Protesters tell Flint City Council they don’t approve of $20 million water crisis settlement
Group in front of Flint City Hall says the numbers just don’t add up
FLINT, Mich. (WJRT) - The clock is ticking for the city of Flint to decide whether to join the proposed $641.2 million Flint water crisis settlement.
On Friday, a group of residents gathered outside Flint City Hall, saying they do not approve of city’s proposed $20 million settlement offer and encouraged council members to vote no.
The group, which included former Flint Mayor Karen Weaver, says the money just doesn’t add up when factoring in attorney fees, pipe replacement costs and the number of residents in the city.
If approved, the city’s $20 million share of the settlement would come from its insurance companies. The Michigan state government is borrowing $600 million for the settlement fund, which would be added to $20 million from McLaren Flint Hospital and $1.2 million from Rowe Professional Services.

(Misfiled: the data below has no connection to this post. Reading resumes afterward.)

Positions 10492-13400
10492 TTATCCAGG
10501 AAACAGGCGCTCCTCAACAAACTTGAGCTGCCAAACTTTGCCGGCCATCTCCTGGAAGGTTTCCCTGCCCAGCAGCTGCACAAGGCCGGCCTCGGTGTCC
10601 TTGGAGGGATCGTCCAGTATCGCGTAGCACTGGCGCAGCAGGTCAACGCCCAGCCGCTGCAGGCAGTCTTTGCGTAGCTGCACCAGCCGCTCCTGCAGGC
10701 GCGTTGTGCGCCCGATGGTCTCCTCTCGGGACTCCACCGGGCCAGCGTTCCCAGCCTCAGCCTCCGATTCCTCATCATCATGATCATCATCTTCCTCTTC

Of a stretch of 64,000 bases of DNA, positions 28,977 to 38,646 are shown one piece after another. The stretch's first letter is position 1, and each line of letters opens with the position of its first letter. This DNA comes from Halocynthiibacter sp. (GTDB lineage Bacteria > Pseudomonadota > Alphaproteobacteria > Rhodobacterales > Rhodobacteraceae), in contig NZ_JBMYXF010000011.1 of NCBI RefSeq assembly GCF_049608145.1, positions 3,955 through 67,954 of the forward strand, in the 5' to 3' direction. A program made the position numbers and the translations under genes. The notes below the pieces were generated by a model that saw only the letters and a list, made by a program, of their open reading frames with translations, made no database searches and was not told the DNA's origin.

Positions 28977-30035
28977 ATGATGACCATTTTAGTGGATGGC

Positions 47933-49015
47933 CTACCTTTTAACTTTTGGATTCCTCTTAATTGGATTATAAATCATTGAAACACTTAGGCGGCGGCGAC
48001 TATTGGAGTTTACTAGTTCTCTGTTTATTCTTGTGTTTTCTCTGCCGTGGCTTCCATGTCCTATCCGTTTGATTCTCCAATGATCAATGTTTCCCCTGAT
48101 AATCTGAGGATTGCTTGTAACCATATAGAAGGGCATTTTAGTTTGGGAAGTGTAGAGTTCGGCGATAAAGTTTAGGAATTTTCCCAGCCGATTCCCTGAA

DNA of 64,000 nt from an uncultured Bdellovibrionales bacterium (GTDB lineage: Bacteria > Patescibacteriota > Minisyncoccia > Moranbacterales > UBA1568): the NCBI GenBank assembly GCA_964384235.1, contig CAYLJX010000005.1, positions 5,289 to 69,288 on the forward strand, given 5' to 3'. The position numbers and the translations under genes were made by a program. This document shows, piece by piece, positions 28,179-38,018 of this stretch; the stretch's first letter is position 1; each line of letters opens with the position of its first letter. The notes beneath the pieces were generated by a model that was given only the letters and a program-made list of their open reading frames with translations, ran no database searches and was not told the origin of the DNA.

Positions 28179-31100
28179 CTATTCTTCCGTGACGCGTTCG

A federal judge has not decided whether to approve the proposed settlement, which would send a majority of funds to young children who drank water contaminated with lead in Flint from 2014 to 2016.
Council members have until Dec. 31 to decide whether to join the settlement. They are expected to vote during their next meeting on Monday, but they could meet again before then to discuss the settlement further.
Money cannot be disbursed from the settlement fund until the judge approves the offers.
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